Travel Answers: San Francisco! Yosemite!

Travel Answers for San Francisco and Yosemite:

Q: What’s a great day trip from SF that’s not wine country?

A: Great Day Trip from San Francisco?

Drive south on beautiful Highway 1 to Santa Cruz. Stop along the way in Pacifica, Half Moon Bay, Davenport and/or at Ano Nuevo State Reserve and see the Elephant Seals.

Pacific Ocean from Highway 1 (copyright 2013 JoshWillTravel)

Pacific Ocean from Highway 1 (copyright 2013 JoshWillTravel)

Visit the beach and the Santa Cruz Beach Boardwalk, shop the Pacific Garden Mall, and check out the University of California, Santa Cruz (arboretum, performances, museums & special collections at the McHenry Library). Tour the campus, there are great views of Monterey Bay, art installations and walking paths/roads through the meadows, pastures and redwood forest on the hill (just stop and get a visitor pass at the main gate).

There are plentiful beaches, galleries, shops, restaurants, bars, wineries, clubs and other performance venues in Santa Cruz and in the nearby communities of Capitola, Aptos, Felton & Bonny Doon.

Check out the world famous Mystery Spot and Lighthouse Field State Beach! The Evergreen Cemetery est. ~1885 is one of the oldest in the bay area and state and it’s now a tourist attraction.

Return to San Francisco via Highways 17 (880) to San Jose and the 280 or 101 freeways back to the city sometime after sunset.


San Francisco from the Bay Bridge (copyright 2013 JoshWillTravel)

San Francisco from the Bay Bridge (copyright 2013 JoshWillTravel)

Q: Best 3-day weekend trip from San Francisco? Looking for something outdoorsy that would be a good use of weekend summer trip. Ideally somewhere warm enough for sun, swimming & shorts. Probably for a small group (either 2 or 4 ppl).

A: 3-Day Trip from San Francisco? People have already recommended Big Sur, Carmel, Monterey and Santa Cruz to the south. Marin, Napa, Vallejo, Mendocino, and Lake Tahoe to the north. So how about going east to Yosemite National Park? Yosemite, Merced, Mariposa are all within driving distance and only a few hours away. Just make sure to make a reservation!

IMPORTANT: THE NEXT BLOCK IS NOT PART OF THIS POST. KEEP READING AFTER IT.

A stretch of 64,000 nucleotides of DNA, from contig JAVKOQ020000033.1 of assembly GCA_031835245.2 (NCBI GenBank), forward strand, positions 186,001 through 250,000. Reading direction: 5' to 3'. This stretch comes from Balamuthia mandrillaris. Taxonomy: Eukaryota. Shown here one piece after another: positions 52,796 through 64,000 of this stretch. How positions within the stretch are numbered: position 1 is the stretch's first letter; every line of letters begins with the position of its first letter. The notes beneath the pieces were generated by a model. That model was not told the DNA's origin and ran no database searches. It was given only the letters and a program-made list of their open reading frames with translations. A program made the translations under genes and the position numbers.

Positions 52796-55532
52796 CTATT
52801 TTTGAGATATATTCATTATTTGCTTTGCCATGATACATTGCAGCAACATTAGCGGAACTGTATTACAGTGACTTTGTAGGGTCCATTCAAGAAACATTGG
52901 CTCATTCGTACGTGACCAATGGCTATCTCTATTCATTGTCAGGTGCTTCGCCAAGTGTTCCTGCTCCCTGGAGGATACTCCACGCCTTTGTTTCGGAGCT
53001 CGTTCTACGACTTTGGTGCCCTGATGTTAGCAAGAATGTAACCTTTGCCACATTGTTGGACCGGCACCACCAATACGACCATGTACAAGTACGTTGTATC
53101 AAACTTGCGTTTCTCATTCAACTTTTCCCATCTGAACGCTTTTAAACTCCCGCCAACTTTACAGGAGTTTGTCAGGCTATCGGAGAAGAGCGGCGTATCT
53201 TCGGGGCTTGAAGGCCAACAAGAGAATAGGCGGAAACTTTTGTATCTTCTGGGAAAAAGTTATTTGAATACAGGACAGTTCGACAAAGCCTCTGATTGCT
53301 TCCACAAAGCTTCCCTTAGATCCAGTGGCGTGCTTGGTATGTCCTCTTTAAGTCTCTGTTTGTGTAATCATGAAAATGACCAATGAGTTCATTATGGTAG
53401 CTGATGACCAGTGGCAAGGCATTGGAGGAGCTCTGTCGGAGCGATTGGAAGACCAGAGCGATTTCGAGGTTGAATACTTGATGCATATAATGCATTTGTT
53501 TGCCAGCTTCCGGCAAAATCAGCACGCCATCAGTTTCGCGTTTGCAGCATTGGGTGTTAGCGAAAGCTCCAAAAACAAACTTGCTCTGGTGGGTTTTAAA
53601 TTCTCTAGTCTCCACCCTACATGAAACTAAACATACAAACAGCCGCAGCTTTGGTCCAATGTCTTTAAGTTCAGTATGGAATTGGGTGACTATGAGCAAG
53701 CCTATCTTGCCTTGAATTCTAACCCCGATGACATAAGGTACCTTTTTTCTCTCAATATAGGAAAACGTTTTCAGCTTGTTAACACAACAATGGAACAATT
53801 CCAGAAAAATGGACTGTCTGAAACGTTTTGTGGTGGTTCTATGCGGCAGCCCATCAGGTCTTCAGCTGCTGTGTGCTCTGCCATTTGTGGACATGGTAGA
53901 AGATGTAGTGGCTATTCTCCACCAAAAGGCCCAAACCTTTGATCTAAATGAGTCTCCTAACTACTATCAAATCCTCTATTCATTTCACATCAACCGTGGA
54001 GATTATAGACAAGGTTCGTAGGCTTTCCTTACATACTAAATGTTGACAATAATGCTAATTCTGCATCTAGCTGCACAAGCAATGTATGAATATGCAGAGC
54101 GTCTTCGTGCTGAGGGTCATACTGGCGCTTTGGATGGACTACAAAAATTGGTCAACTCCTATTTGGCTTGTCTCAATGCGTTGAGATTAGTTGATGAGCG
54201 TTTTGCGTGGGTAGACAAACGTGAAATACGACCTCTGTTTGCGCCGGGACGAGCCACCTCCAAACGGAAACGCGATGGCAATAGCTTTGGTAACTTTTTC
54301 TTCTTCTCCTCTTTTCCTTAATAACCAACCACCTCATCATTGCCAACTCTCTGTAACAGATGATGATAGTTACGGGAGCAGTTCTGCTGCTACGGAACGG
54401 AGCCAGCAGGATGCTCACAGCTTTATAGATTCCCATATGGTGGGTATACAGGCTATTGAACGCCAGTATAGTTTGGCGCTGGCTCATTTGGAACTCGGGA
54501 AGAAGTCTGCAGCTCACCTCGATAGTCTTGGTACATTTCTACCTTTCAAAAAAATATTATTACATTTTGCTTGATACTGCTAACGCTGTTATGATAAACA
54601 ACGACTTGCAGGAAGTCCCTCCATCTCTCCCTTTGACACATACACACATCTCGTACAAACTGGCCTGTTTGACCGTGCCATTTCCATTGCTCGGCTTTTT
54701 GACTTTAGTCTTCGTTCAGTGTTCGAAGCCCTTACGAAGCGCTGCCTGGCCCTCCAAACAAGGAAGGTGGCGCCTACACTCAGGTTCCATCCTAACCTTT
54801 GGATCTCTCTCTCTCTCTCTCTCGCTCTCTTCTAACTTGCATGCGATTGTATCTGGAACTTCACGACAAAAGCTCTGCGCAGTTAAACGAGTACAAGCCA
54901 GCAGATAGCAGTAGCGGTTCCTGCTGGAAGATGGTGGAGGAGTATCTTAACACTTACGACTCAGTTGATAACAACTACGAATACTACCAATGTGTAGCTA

Half Dome - Yosemite, California (copyright 2010 JoshWillTravel)

Half Dome – Yosemite, California (copyright 2010 JoshWillTravel)

Q: Best airport to fly into for a week at Yosemite?

I’m planning a fall trip to Yosemite and trying to figure out which airport to fly into: Sacramento, Fresno, San Fran? I’m coming from New York so I have some airline options. I’m most concerned about which airport will have sufficient car rental options and flights at all hours.

A: If you’re flying in from NYC, you’re going to have to land in San Francisco, San Jose, Oakland or Los Angeles. Each has it positives and negatives, so base your decision on the cost of airfare and then determine the best mode of transport from your destination city.

Rent a car (get unlimited mileage plus insurance) or take Amtrak (train and bus combo) from Los Angeles or San Francisco/Oakland. The bus will take you right into Yosemite National Park and drop you at Yosemite Lodge at the Falls and it’s both less expensive and cleaner than driving!

The drive from Los Angeles is about 6 hours, and you’ll travel the 5 freeway to interstate 99 through Bakersfield, Fresno and the Central Valley to interstate 41 into Yosemite.

The drive from the Bay Area is about 4 and 1/2 hours (could be longer with traffic) on highway 580 through San Leandro and Livermore to highway 205 through Manteca to interstate 120 into Yosemite.

NOTE: If you’re driving in the Sierra Mountains in the Fall, be prepared for rain and snow at higher elevations, some roads may require tire chains (sometimes a problem with a rental vehicle).

There are also tour companies that have chartered buses that will take you into the park, or backpack/bus adventure travel companies like Green Tortoise from San Francisco that include more than just transport:

NOTE: If you’re going to take a chartered bus, make sure the company is CA state licensed and check their safety and consumer record before buying a ticket!

Yosemite Valley, California (copyright 2010 JoshWillTravel)

Yosemite Valley, California (copyright 2010 JoshWillTravel)

Q: Most impressive staircases you’ve ever seen?

I recently saw some of the craziest staircases in the Yucatán Peninsula in Mexico. Where else in the world has cool, winding, or even weird staircases? Want to plan some trips to see would be awesome, thanks!

A: In Yosemite Valley there is a stairway to the top of Vernal Nevada Falls that was carved out of the granite rock. You can start at the bottom of Vernal Falls and climb 2000 feet to the top of Nevada Falls and the rim of the valley.